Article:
Good ideas take us so far, but the great ideas are what make movies so incredible. The Brood is a good idea for the early state of David Cronenberg’s filmography. He has yet to assemble those broad strokes and body horror tropes that would define the bulk of his work. They are featured, roughly, but not with the creativity and spark we would seek out in his later efforts. The Brood is serviceable, though, and is a good draft and sign of things to come. That much, we can take stock in. It is not the most inventive of horrors or charming of thrillers, much of that comes down to how these characters are displayed, but it would be harsh of us to demand he hits the ground running so early in his career.
Some moments do elicit the strong themes of his later works. As Dr. Hal Raglan (Oliver Reed) considers the events before him, he begins to understand nothing is what it seems. Such a typical way of introducing these themes, but Cronenberg, even in this early era, shows great promise. Raglan is tasked with uncovering strange happenings and controversial techniques carried out on his wife. Reed gives a strong performance, the worried husband who soon uncovers horrors beyond his imagining. That transition from relatively placid drama to tense thriller is guided nicely not just by the work Cronenberg puts in behind the camera, but also through Reed and Samantha Eggar.
It is the horror of familiarity that Cronenberg wishes to depict here. He does so, but not with any astounding effect. His themes of domesticated living and the real horrors that are provided through this way of life are nicely tuned but never make a greater impact. Homegrown horrors are some of the most engaging and fear-inducing topics filmmakers can provide. The Brood does this well enough. Cronenberg is a confident director no matter the subject or genre, but it is strikingly unforgettable here. He holds the hand of his audience well enough, guiding them through an intricate script and strong workings of such craft, but they never formulate as something bigger, something wider for an audience to sink their teeth into. There are horrifying moments, granted, but Shivers and Rabid have these same issues. Horrid horror, but nowhere to define it as more than spooky tact.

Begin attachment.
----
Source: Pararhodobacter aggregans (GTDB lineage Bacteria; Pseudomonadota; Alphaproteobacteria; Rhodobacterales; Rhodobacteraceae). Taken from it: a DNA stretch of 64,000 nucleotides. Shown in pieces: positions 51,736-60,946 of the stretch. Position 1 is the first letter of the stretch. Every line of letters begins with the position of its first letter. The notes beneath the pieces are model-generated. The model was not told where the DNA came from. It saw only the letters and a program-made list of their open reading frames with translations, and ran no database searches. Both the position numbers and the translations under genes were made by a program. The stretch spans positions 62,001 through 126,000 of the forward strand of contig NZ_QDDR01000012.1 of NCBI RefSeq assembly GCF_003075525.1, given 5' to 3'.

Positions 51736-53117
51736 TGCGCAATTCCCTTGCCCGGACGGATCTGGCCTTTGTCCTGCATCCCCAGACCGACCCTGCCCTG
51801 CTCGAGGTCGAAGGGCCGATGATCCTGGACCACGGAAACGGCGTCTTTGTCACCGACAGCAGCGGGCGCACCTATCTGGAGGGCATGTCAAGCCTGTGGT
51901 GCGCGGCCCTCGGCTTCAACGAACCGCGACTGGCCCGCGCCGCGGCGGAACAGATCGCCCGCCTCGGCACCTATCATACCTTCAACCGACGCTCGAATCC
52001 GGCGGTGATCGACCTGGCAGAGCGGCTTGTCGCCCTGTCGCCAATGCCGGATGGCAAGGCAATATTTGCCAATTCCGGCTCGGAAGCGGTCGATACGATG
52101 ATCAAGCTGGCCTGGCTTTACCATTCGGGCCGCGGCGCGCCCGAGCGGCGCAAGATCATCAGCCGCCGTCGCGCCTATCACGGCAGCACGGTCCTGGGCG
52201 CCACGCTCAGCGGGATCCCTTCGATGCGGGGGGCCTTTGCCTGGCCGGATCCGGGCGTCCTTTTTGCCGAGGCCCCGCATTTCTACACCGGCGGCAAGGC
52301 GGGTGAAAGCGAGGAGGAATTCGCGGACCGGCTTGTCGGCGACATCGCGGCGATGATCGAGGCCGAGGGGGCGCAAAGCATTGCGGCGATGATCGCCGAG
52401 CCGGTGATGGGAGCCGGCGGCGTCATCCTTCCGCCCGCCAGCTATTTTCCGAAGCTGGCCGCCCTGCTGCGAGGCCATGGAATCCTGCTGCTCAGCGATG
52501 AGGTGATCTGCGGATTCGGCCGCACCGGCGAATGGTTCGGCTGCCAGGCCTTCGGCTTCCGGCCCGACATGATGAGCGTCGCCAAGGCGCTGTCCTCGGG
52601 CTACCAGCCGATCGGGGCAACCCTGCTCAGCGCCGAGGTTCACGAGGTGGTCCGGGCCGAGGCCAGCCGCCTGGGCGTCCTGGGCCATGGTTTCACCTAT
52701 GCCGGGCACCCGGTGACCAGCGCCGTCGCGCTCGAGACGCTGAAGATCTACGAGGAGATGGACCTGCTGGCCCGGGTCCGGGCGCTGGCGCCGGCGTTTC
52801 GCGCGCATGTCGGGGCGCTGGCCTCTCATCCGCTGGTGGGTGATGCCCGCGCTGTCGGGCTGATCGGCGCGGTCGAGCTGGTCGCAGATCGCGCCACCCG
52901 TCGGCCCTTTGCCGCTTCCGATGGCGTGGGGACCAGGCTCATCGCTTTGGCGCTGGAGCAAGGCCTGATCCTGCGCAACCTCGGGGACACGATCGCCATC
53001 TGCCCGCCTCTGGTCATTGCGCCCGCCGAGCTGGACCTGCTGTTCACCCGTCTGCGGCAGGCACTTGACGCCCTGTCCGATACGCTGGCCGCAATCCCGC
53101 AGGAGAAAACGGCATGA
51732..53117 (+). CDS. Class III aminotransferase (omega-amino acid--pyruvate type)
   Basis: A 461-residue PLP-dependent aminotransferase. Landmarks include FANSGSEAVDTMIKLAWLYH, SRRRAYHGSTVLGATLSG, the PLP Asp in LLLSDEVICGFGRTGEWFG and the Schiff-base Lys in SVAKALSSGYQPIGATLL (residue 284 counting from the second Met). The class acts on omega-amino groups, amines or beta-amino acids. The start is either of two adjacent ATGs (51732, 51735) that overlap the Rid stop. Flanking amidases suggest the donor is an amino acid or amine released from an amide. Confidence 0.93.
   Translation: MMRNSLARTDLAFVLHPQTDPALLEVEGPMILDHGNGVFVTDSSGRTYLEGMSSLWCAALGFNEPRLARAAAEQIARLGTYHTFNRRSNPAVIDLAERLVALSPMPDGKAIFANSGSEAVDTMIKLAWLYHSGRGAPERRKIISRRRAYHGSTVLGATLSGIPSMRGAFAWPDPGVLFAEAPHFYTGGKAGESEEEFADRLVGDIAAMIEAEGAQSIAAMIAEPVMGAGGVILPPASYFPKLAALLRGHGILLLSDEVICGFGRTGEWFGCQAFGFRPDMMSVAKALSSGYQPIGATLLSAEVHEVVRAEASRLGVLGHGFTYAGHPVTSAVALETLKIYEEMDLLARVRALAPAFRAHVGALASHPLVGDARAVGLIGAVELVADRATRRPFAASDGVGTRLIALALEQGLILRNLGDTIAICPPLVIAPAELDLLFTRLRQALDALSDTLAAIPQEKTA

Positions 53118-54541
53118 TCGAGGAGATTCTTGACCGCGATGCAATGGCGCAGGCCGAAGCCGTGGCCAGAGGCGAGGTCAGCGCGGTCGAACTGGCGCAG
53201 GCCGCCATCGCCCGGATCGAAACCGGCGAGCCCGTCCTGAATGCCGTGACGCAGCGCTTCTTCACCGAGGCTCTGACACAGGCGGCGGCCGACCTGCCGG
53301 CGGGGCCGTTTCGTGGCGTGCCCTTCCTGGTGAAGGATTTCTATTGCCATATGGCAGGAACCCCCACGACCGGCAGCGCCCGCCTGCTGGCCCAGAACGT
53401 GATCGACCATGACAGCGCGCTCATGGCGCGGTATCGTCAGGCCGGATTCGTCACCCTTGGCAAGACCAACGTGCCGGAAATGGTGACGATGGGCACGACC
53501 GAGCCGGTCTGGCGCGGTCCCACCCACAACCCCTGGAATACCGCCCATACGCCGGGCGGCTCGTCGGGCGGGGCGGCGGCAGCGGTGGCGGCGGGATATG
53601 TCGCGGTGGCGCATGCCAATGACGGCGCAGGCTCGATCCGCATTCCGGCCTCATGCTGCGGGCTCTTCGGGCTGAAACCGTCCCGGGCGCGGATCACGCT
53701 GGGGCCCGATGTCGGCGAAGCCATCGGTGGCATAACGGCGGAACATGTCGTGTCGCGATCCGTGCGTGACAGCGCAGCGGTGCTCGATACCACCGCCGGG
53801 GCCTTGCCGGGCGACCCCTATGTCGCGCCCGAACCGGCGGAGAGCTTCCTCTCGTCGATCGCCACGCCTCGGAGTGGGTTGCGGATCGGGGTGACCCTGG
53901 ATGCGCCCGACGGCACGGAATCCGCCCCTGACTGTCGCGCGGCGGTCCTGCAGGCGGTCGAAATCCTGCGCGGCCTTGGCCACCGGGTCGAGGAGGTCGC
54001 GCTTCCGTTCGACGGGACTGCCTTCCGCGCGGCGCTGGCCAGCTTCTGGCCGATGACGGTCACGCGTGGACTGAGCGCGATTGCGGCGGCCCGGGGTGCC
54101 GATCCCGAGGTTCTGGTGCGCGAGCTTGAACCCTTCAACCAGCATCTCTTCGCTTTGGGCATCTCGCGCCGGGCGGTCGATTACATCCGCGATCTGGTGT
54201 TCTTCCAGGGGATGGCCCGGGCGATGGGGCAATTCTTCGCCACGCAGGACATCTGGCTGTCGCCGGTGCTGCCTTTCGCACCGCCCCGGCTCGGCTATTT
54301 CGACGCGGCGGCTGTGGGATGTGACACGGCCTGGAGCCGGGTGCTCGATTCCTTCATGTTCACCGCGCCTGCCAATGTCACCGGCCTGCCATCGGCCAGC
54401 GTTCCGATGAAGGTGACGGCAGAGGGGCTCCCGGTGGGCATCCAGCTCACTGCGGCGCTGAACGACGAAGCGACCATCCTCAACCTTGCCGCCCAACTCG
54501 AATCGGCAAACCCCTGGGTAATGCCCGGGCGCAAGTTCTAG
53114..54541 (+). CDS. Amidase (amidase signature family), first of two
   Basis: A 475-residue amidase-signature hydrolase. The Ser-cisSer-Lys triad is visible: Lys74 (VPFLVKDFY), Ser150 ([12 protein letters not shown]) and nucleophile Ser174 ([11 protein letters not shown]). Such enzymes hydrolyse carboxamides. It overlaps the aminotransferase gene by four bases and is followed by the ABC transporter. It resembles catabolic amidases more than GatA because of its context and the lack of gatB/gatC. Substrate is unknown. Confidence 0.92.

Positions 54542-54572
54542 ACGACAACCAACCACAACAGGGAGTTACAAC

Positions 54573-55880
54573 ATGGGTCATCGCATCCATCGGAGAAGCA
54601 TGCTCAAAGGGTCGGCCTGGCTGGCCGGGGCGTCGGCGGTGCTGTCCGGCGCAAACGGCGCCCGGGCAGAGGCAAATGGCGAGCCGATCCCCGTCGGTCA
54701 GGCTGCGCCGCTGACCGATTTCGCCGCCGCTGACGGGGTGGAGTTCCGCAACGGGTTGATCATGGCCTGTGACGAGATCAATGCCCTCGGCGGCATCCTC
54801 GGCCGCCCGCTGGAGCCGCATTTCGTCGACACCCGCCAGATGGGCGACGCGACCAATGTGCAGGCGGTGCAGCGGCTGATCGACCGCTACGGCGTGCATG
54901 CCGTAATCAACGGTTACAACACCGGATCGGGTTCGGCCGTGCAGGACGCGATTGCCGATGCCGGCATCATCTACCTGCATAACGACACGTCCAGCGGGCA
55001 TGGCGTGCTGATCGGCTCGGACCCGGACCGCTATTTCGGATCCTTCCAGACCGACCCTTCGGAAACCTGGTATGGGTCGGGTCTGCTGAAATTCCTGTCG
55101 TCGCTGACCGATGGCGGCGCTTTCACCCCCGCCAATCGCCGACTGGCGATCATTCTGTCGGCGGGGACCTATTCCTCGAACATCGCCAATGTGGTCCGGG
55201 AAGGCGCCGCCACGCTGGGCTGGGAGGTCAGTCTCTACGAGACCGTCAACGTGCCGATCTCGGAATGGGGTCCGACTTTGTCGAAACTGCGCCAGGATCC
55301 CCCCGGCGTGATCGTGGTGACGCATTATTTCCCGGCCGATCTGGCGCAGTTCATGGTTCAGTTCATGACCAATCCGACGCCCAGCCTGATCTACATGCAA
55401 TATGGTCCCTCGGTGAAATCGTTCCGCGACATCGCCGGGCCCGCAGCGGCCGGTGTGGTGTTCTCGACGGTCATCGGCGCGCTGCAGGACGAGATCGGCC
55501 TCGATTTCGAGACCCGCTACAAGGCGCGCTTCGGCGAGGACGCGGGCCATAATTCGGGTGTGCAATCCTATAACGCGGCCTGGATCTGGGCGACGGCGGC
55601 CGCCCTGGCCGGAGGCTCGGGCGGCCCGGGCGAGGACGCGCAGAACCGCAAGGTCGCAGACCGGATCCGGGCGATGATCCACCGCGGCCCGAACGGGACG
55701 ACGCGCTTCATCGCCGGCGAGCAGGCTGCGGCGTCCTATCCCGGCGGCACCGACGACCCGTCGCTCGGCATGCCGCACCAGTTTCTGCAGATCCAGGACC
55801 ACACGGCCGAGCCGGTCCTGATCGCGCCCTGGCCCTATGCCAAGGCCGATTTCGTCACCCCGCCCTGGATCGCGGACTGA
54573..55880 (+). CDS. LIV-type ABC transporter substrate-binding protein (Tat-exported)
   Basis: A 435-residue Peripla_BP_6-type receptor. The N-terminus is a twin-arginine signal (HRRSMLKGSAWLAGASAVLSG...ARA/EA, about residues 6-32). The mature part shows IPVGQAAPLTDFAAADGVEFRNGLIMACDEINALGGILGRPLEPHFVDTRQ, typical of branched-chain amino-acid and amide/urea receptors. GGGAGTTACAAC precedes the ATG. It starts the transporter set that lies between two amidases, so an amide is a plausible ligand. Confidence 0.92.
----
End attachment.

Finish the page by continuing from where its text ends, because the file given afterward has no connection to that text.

Children are horrid bottles of vermin. That much, I and Cronenberg can agree on. As this brood of mutant kiddies makes their way through the relatively timid town, there is never the notion that The Brood is going to take a sudden turn or explode with much variety. Cronenberg is confident in his story and performers, so much so that he relies on them to do much of the heavy lifting. They are not all that memorable, but the core concept and ideas found within this late 1970s horror are more than enough to drag Cronenberg through another feature. He would find his footing far more firmly just a few years after this with Videodrome. That is the silver lining.